Graywater policies are set at the state and local government levels. Driven by the obvious need to conserve water, the state of Arizona has some of the most widely referenced and imitated guidelines on residential water reuse in the nation. Beginning in 2008, the arid southwest city of Tucson has required all newly built residences to incorporate graywater systems for outdoor irrigation. Up to a $1,000 rebate is currently offered to encourage homeowners to install permanent systems.
California led the nation in developing the first graywater regulations, circa 1989. In the beginning, the Golden State’s compliance and permitting process was reportedly too costly and restrictive, resulting in an estimated thousands of residents skirt- ing the process by installing unpermitted systems. Addressing the issue, California modified the graywater code in 2009 to allow the installation of low-cost, ‘laundry-to-landscape’ household reuse systems that did not even require a permit, provided (among other criteria) the source water was from washing machines only.4 More complex systems may require laboratory tests for soil profiling or on-site drainage tests.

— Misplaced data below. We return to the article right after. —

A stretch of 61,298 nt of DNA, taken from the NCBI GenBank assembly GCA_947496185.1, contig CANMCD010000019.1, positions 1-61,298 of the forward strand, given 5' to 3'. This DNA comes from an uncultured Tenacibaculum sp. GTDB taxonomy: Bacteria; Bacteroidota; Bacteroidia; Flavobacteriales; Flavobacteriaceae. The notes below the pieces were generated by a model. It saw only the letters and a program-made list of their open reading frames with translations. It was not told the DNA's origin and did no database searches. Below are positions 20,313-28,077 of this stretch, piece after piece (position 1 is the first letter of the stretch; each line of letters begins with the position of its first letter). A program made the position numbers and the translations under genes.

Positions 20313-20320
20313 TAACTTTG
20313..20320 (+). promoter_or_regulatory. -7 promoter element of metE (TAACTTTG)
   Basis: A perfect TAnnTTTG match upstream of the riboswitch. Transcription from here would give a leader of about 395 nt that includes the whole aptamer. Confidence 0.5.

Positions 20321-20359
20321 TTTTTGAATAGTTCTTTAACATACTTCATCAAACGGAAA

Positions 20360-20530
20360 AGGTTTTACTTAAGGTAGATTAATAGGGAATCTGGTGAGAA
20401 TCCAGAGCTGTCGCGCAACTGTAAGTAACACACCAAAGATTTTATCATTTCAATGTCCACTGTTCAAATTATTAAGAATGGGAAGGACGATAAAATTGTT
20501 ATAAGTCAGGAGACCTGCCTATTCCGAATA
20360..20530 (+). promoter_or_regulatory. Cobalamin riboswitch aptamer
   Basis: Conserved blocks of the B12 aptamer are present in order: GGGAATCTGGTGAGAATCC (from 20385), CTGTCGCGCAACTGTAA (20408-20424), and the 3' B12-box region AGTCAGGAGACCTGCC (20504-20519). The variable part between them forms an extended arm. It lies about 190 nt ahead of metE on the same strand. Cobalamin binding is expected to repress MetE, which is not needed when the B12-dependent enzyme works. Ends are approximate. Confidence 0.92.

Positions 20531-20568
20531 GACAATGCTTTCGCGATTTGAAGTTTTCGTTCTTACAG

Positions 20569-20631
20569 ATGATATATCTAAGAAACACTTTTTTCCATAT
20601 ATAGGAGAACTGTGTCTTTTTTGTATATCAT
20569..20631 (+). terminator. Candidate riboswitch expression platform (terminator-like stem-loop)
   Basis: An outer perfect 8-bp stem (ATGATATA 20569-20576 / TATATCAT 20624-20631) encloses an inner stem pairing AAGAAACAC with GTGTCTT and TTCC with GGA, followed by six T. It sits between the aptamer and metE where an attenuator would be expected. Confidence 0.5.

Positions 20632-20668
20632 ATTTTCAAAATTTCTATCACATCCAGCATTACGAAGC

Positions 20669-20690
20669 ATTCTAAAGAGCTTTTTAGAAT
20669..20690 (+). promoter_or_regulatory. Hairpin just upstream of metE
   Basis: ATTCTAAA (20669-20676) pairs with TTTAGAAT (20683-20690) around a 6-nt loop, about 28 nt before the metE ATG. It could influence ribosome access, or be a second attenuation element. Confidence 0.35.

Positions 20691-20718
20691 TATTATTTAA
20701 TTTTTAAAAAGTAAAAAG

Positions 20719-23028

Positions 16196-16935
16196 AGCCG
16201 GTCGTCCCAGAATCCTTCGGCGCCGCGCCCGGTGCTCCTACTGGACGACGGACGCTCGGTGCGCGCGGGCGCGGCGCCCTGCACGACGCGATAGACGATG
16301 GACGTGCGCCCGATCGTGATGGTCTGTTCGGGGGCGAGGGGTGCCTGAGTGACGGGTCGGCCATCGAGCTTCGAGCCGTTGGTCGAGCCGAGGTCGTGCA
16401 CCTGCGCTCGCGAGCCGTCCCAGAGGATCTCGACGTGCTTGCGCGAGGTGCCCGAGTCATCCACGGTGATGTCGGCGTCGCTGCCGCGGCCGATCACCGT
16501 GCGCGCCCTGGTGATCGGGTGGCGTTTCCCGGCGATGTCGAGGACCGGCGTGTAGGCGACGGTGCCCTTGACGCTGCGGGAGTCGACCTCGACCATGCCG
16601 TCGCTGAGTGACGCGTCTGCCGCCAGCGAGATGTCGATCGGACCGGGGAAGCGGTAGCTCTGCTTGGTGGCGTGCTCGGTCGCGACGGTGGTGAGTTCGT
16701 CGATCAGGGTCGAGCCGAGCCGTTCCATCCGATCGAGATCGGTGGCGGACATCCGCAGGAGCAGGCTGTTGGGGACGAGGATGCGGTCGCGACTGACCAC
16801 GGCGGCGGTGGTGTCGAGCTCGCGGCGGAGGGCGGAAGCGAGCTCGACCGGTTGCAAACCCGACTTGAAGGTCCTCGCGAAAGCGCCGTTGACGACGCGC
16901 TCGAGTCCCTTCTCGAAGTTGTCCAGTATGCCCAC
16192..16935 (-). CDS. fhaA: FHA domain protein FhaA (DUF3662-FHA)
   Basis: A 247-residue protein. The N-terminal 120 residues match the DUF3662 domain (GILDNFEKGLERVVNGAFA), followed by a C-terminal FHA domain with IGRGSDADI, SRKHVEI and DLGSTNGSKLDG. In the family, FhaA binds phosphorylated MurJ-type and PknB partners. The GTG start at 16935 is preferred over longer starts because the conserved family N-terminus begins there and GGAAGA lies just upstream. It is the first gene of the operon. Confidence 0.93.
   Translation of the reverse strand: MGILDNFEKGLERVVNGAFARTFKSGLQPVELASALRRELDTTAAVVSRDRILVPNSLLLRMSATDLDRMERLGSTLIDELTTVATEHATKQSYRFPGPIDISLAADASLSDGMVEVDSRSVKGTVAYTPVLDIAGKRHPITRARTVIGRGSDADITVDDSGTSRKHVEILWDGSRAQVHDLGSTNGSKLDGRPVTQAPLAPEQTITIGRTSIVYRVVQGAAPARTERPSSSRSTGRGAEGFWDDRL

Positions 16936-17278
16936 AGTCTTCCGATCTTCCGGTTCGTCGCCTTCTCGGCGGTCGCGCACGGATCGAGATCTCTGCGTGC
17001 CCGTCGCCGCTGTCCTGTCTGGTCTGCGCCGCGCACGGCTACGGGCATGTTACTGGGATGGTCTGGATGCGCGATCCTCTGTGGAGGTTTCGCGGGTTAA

Not everyone is shouting the praises of graywater reuse. Some experts warn that graywater is really just dilute sewage, potentially containing all of the contaminants as blackwater but at lower levels.5 Contaminants in laundry water may include nitrates, grease, arsenic and fecal pathogens. The primary concern, therefore, is the potential impact of these con- taminants on drinking water quality, given the risk that non-potable gray- water could seep into groundwater sources as well as plumbing cross- connections. Further, unpredictable and changing environmental condi- tions, such as rainfall, can increase the fate and transport of graywater contaminants. Regrowth of microbes, particularly during periods of warm weather, can increase odors and pos- sible exposure risks.